Wednesday, January 20, 2010

The way we get by

At Aimee's folks this Christmas, a young relative was looking at our pictures and said something like, "is there always snow in Maine?"

Good question.

The answer is, sometimes it seems that way.

Yesterday we had about six inches, by this morning another six. The dogs, especially Mary, were not impressed.

The snowbank outside the front door is taller than I am. The firewood pile looks like an igloo. The barn view from the road is obscured by another big snowbank.

It's the tiny Kubota tractor that makes these snowbanks, piling all the snow that falls out of the way. Life would be a good deal harder without a tractor.

In the winter I run the Kubota on kerosene (paraffin), instead of diesel. Kerosene has a lower flashpoint, and so the tractor starts better. Even so, it takes a good count of 60 or even 90 minutes on the glow-plug.

Chickens don't suffer much in the snow if they have a warm, dry barn to scratch around in. They like a little unfrozen water in the morning. They can get out, but they'll only go out if the sun comes out and it warms up. They amuse themselves scratching, perching on the gates, clucking mildly to one another.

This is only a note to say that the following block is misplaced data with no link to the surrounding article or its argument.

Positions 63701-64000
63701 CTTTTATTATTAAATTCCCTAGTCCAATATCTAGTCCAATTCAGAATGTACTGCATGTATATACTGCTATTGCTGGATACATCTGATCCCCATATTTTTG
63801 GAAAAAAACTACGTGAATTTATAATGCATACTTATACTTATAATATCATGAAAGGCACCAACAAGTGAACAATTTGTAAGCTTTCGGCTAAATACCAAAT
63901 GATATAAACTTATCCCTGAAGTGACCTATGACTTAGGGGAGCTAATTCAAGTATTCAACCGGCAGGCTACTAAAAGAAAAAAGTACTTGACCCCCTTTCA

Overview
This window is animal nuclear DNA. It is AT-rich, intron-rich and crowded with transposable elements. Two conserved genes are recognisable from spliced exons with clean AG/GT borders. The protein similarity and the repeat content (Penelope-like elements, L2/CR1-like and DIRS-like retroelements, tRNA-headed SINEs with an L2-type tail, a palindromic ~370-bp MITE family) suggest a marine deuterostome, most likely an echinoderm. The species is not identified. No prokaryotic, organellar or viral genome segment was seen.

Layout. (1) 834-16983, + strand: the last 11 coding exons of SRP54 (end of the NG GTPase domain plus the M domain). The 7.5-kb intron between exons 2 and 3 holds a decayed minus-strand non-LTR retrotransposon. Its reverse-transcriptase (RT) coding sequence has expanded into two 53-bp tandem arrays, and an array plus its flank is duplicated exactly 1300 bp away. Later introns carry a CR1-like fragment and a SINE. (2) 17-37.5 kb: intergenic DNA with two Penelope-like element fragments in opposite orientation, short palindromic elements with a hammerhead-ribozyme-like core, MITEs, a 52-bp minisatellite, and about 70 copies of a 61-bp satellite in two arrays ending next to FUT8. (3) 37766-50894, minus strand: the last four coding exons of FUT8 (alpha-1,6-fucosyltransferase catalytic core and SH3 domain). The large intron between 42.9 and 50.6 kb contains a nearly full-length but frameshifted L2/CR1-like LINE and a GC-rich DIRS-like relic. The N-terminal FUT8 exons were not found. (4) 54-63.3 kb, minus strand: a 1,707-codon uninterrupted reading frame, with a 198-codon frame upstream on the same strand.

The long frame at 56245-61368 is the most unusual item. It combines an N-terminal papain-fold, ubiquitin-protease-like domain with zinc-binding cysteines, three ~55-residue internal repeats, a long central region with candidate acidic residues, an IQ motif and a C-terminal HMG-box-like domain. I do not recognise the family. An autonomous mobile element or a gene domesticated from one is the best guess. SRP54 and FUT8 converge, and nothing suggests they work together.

Sheep on the other hand don't like to come into the barn much, except to eat and drink, and so they stay out in the snow and get covered, sitting there quite happily with several inches of snow on their backs.

When they could be in a nice warm barn.

I have no photo of the sheep. To get one, I'd have to wade through two feet of snow to the yard at the back of the barn where they hang out.


  1. You must have a really good battery ... or mean seconds instead of minutes ;)

  2. Definitely seconds. Just checking to see if anyone was reading;)


  3. Your Kubota is beautiful! We are currently without a tractor. Most of the time we don't need one, but this December and January were pretty snowy for our area, and we were wishing for a tractor.
    Good picture of your chickens! My chicken pictures tend to be very blurry.

  4. Maybe chickens don't move as fast in Maine! This tractor cost $6,000, which was perhaps too much, but it always starts, sips fuel, and came with implements including the loader, a York rake and a rototiller, which we use a lot around here. There was also a plow. We've definitely gotten our money out of it, but it still soldiers one. Not bad for a machine built in 1973.


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